The Housing Fund's chairman at the time, Larry Puccio, could not be reached for comment Wednesday. Puccio, former chief of staff for former Gov. Joe Manchin, now works as state Democratic Party chairman.
Housing Fund officials would not answer questions about Ellis' vote on the selection criteria Wednesday.
Last week, federal agents raided Pauley's Charleston office near the state Capitol, seizing hundreds of boxes of documents.
The FBI returned the documents to Pauley Tuesday. A short time later, Pauley declared that the U.S. Attorney's Office "cleared" him of any wrongdoing.
His lawyer later released a letter that states the U.S. attorney wouldn't pursue federal charges against Pauley, provided he cooperates with an ongoing investigation.
Mason County commissioners and administrators plan to speak with federal prosecutors in Charleston today.
Assistant U.S. Attorney Steven Ruby summoned Mason officials to the meeting, said Mason County Commissioner Rick Handley.
Mason County Administrator John D. Gerlach and County Clerk Diana Cromley also are expected to travel to Charleston for the meeting. They plan to bring documents related to the property deal.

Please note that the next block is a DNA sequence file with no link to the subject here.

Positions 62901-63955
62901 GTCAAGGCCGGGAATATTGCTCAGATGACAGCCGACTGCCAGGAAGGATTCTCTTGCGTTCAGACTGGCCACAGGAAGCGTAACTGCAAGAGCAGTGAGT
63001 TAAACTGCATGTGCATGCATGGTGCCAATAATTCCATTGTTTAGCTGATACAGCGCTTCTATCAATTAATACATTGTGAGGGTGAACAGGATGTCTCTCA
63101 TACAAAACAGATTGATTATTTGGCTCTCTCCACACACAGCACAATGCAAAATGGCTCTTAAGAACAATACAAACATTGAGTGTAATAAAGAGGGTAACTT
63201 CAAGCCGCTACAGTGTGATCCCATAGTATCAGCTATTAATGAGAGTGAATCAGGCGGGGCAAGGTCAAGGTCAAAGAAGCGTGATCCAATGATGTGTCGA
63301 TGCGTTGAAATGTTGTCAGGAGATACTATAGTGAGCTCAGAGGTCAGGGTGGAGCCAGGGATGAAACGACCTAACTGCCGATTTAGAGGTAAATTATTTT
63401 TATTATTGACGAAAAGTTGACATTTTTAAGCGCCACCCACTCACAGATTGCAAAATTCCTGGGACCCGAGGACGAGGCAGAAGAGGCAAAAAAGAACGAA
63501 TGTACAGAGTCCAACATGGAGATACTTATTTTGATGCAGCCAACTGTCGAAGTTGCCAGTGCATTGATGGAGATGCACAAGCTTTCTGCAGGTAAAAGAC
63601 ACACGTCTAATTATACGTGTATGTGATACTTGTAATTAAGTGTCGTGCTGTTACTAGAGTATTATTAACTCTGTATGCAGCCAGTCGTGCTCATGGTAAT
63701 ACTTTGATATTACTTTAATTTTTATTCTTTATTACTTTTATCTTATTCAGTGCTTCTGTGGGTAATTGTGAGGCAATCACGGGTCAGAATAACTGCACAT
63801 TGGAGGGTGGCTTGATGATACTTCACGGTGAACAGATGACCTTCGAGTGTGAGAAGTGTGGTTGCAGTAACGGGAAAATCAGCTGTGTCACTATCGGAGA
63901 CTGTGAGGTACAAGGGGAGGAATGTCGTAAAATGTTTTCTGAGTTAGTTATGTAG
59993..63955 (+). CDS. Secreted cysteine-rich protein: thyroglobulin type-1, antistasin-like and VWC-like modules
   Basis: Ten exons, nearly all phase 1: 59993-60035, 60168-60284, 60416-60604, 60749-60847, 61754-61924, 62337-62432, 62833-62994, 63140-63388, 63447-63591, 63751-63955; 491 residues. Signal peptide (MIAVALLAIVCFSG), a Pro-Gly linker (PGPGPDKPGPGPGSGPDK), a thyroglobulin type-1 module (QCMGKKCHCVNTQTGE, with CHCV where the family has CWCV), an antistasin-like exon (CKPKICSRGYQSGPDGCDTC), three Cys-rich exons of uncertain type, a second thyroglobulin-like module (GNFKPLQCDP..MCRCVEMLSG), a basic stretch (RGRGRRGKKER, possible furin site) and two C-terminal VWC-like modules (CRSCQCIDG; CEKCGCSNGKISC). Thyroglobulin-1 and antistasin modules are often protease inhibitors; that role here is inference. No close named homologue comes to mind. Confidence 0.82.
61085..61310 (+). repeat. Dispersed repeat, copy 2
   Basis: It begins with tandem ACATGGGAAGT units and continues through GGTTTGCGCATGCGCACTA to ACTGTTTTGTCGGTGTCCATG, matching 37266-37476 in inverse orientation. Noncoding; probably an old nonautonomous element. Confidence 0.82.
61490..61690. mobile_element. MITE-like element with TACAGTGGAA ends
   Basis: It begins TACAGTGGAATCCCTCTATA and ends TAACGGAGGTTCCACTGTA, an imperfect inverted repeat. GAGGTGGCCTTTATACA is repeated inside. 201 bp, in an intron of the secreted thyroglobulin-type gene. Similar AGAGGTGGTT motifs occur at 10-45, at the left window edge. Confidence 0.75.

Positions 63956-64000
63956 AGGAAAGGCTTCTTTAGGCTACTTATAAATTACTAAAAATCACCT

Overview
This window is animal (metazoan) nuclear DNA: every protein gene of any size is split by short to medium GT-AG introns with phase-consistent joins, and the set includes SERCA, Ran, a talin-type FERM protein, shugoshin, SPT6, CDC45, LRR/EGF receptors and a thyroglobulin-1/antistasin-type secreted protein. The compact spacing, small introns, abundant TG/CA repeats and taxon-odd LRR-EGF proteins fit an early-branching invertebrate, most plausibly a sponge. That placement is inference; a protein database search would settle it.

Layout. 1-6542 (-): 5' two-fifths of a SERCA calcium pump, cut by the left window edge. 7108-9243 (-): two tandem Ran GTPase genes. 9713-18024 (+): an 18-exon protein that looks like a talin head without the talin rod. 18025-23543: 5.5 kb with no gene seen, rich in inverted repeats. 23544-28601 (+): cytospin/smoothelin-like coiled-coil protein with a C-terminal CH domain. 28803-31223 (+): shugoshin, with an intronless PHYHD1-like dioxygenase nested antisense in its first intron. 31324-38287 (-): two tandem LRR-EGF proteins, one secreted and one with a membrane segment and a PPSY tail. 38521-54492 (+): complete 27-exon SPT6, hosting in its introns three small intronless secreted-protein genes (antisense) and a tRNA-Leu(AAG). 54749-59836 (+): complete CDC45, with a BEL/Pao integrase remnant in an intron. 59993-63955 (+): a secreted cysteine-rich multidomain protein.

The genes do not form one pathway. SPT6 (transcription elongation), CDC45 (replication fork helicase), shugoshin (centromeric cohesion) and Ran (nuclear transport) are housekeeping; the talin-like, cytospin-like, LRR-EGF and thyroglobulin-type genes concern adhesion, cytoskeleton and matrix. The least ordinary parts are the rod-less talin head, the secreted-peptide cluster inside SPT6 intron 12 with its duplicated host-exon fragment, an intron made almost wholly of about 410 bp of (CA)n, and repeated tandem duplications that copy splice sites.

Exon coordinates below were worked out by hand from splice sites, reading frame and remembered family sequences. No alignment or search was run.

Last year, the three-member commission rejected a request from Pauley and the Perdues to write a letter of support for the Milton Place housing project. Commissioners said the project was "out of character" with the rural neighborhood, six miles north of Point Pleasant.
After one meeting, Robin Perdue scolded them for not writing the letter, commissioners said.
Pauley later filed a discrimination complaint against Mason County commissioners. The U.S. Department of Housing and Urban Development's Office of Fair Housing investigated, but never released a report on its findings.
Reach Eric Eyre at email@example.com or 304-348-4869.